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How would you feel if your best friend in your twilight years was a robot? It’s one of the many thought-provoking questions being posed at QUT’s Robotronica event on Sunday.
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A car powered by its own body panels could soon be driving on our roads after a breakthrough in nanotechnology research by a QUT team.
Researchers have developed lightweight "supercapacitors" that can be combined with regular batteries to dramatically boost the power of an electric car.
The discovery was made by Postdoctoral Research Fellow Dr Jinzhang Liu, Professor Nunzio Motta and PhD researcher Marco Notarianni, from QUT's Science and Engineering Faculty - Institute for Future Environments, and PhD researcher Francesca Mirri and Professor Matteo Pasquali, from Rice University in Houston, in the United States.
The supercapacitors - a "sandwich" of electrolyte between two all-carbon electrodes - were made into a thin and extremely strong film with a high power density.
The film could be embedded in a car's body panels, roof, doors, bonnet and floor - storing enough energy to turbocharge an electric car's battery in just a few minutes.
The findings, published in the Journal of Power Sources and the Nanotechnology journal, mean a car partly powered by its own body panels could be a reality within five years, Mr Notarianni said.
"Vehicles need an extra energy spurt for acceleration, and this is where supercapacitors come in. They hold a limited amount of charge, but they are able to deliver it very quickly, making them the perfect complement to mass-storage batteries," he said.
"Supercapacitors offer a high power output in a short time, meaning a faster acceleration rate of the car and a charging time of just a few minutes, compared to several hours for a standard electric car battery."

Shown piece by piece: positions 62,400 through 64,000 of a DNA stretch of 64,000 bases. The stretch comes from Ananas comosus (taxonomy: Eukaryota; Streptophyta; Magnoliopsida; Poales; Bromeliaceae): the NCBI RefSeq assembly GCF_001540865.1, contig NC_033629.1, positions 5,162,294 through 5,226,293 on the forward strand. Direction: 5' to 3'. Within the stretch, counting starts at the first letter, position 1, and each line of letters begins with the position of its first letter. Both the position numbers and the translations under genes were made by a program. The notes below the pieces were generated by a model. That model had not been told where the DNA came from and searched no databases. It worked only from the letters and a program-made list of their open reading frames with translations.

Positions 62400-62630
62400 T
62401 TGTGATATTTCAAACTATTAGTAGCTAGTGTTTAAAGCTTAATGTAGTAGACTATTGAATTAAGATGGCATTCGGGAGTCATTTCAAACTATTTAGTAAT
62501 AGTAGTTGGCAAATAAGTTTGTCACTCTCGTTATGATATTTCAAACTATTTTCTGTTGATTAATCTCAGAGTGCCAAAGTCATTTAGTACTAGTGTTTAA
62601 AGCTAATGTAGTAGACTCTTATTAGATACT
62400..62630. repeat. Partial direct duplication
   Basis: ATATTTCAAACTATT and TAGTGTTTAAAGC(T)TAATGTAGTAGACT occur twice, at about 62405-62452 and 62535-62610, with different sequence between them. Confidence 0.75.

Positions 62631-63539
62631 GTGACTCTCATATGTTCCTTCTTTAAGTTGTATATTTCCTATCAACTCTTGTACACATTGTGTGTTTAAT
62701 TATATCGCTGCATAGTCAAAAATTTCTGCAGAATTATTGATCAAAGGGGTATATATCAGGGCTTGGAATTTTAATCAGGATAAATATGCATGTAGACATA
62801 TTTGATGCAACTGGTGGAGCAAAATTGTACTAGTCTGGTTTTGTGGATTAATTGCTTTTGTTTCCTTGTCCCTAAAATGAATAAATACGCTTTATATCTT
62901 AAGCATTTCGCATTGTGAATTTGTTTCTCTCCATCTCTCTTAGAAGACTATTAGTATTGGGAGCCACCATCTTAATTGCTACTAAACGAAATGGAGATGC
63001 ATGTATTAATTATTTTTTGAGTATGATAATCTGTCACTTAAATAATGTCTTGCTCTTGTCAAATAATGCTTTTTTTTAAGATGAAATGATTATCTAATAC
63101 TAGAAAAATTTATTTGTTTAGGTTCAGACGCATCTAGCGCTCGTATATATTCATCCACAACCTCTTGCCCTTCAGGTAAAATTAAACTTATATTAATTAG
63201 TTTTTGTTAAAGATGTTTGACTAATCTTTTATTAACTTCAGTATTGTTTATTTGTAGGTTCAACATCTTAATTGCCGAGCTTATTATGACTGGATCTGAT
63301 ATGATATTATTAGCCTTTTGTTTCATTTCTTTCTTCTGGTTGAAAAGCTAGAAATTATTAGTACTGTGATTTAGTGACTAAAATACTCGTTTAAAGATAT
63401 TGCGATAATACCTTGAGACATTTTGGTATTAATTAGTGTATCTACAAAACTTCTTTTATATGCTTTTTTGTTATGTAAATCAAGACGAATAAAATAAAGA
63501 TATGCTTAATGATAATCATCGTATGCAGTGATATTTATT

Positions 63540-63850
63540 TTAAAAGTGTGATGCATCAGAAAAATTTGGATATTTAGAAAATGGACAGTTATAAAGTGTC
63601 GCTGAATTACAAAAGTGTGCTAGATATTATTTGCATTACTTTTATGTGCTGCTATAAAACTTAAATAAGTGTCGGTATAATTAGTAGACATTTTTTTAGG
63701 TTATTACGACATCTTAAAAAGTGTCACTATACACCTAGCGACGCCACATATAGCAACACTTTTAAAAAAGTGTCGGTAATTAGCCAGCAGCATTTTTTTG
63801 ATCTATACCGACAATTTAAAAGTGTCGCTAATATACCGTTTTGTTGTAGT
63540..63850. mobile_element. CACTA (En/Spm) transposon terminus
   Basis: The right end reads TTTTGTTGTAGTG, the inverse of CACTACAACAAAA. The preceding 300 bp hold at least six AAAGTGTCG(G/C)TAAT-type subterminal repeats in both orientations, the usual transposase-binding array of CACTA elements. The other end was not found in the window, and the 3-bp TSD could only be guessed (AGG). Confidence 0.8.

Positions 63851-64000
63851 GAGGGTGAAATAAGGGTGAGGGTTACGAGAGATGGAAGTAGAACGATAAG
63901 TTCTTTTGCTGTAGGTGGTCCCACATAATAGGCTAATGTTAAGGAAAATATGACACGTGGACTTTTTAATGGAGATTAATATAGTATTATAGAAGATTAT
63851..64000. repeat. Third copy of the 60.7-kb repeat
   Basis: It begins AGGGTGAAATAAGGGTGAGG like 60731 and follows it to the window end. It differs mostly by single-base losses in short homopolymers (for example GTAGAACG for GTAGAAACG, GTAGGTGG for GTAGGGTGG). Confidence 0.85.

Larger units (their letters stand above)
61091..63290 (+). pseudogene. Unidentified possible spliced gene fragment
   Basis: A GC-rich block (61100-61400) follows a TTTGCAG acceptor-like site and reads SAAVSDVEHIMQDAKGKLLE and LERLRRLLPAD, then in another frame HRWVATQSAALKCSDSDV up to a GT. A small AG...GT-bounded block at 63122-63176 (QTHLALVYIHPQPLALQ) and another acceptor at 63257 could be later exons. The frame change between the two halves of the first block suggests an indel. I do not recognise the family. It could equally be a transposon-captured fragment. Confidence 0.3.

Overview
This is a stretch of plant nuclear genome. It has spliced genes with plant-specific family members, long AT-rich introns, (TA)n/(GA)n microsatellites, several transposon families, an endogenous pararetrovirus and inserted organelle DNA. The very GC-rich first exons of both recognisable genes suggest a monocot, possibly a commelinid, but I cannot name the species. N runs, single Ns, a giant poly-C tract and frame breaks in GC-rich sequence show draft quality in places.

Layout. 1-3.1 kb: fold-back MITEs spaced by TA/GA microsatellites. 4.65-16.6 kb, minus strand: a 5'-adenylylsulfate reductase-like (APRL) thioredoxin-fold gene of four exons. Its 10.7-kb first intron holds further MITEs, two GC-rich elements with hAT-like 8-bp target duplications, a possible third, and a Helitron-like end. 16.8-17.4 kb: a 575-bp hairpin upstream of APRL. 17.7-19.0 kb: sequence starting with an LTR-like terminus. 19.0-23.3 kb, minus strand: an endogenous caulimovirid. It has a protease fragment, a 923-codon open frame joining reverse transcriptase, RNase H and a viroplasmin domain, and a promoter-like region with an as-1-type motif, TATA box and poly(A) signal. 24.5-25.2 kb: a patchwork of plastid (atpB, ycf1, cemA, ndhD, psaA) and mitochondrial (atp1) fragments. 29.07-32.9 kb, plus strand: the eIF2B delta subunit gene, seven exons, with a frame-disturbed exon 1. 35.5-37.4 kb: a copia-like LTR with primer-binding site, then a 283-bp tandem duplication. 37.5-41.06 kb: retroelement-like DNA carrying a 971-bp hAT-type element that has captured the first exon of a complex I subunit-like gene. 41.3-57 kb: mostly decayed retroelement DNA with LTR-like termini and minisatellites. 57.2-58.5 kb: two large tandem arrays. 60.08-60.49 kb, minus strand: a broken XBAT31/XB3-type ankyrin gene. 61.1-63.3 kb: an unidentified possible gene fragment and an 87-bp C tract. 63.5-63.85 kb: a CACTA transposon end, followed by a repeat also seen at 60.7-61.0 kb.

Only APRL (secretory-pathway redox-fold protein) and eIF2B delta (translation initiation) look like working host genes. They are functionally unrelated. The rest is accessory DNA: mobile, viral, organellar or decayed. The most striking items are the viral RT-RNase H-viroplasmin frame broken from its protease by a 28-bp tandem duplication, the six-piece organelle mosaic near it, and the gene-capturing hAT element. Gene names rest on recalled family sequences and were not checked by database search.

Dr Liu said currently the "energy density" of a supercapacitor is lower than a standard lithium ion (Li-Ion) battery, but its "high power density", or ability to release power in a short time, is "far beyond" a conventional battery.
"Supercapacitors are presently combined with standard Li-Ion batteries to power electric cars, with a substantial weight reduction and increase in performance," he said.
"In the future, it is hoped the supercapacitor will be developed to store more energy than a Li-Ion battery while retaining the ability to release its energy up to 10 times faster - meaning the car could be entirely powered by the supercapacitors in its body panels.
"After one full charge this car should be able to run up to 500km - similar to a petrol-powered car and more than double the current limit of an electric car."
Dr Liu said the technology would also potentially be used for rapid charges of other battery-powered devices.
"For example, by putting the film on the back of a smart phone to charge it extremely quickly," he said.
The discovery may be a game-changer for the automotive industry, with significant impacts on financial, as well as environmental, factors.
"We are using cheap carbon materials to make supercapacitors and the price of industry scale production will be low," Professor Motta said.
"The price of Li-Ion batteries cannot decrease a lot because the price of Lithium remains high. This technique does not rely on metals and other toxic materials either, so it is environmentally friendly if it needs to be disposed of."
The researchers are part of QUT's Battery Interest Group, a cross-faculty group that aims to engage industry with battery-related research.
Media contact:Rob Kidd, QUT Media, 07 3138 1841, firstname.lastname@example.orgAfter hours, Rose Trapnell, 0407 585 901
QUT's Professor Nunzio Motta with one of the university's powerful nanotechnology microscopes.